HHS A new study published in JAMA Internal Medicine showed that hospital-associated infections caused by methicillin-resistant Staphylococcus aureus (MRSA) decreased significantly between 2005 and 2011 while the rate of MRSA infections contracted in the community barely changed.

According to an article published online in Pharmacy Times, researchers used data from the Center for Disease Control and Prevention’s Emerging Infections Program-Active Bacterial Core surveillance system (EIP-ABCs) which was initiated in 2005 to track and study invasive MRSA infections in community and hospital settings. In the study, infections were categorized as health care–associated community-onset infections, hospital-onset infections or community-associated infections depending on the presence of documented risk factors and the timing of the onset of infection in relation to possible hospitalizations.

Researchers used the EFP-ABC data, collected in nine metropolitan areas, to estimate national trends resulting from 2005 to 2011. During that period, the estimated rate of invasive MRSA decreased by 31.2 percent overall with health care–associated community-onset infections and hospital-onset infections dramatically decreasing by 27.7 percent and 54.2 percent, respectively. Community-associated infections, however, decreased only 5 percent. For the first time since the CDC began tracking invasive MRSA infections, occurrences of hospital-contracted MRSA were fewer than those contracted outside of healthcare facilities.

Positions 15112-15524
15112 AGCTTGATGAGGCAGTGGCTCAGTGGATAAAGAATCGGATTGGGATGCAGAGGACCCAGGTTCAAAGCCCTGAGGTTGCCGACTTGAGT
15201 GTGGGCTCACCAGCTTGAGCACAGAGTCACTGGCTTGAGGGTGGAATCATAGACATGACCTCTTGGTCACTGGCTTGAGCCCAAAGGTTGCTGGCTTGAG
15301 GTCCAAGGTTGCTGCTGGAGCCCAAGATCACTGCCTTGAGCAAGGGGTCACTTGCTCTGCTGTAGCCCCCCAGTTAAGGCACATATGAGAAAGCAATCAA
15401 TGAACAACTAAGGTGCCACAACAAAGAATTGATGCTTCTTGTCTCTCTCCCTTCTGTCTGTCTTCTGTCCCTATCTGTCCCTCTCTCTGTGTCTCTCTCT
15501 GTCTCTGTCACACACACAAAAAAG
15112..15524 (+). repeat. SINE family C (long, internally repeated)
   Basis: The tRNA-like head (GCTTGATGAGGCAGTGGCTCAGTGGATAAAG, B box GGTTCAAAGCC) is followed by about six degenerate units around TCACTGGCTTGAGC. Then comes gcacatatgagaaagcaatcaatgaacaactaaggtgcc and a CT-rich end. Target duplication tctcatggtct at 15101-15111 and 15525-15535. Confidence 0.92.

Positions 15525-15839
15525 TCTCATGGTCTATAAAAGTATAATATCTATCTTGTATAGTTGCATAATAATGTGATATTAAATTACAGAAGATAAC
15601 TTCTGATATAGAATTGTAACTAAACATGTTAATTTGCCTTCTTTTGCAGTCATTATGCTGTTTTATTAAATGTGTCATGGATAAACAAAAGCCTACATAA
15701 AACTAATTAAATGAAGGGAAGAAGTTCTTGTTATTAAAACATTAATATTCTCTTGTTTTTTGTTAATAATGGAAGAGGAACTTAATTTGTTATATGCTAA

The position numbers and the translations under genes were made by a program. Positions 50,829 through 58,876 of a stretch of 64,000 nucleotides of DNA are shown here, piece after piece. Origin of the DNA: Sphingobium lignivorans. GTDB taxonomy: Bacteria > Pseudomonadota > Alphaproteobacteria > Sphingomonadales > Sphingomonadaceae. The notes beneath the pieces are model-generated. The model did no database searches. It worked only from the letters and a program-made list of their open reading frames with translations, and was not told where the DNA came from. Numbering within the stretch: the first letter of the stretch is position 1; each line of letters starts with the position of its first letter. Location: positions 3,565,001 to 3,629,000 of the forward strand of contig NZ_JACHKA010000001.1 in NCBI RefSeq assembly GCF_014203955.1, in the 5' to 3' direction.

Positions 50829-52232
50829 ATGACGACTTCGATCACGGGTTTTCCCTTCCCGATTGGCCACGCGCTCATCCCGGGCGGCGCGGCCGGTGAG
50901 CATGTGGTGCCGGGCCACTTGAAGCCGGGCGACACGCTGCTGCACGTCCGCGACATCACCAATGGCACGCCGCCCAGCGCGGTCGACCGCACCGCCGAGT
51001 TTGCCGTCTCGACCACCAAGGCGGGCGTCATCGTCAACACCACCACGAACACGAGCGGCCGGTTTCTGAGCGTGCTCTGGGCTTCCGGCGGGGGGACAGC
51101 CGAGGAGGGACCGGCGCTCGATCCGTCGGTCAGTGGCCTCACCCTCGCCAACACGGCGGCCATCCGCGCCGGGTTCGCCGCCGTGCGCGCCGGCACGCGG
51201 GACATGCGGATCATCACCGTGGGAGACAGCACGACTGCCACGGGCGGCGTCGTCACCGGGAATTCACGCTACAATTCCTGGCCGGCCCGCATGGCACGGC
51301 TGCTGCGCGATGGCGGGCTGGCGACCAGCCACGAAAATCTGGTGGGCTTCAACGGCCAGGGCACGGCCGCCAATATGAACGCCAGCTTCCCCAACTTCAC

A true catalyst for the downward slide of these dangerous infections was not identified in the study, but its findings suggest that the United States is on target for meeting the Department of Health and Human Services’s 2013 goal of reducing MRSA infections by 50 percent.  While the study’s authors noted the positive impact of increased awareness and implementation of infection prevention initiatives in hospitals, they also acknowledged the need for even more research regarding the spread of MRSA especially in cases of community-associated infections.

To read the abstract for the study, “National Burden of Invasive Methicillin-Resistant Staphylococcus aureus Infections, United States, 2011,” click here.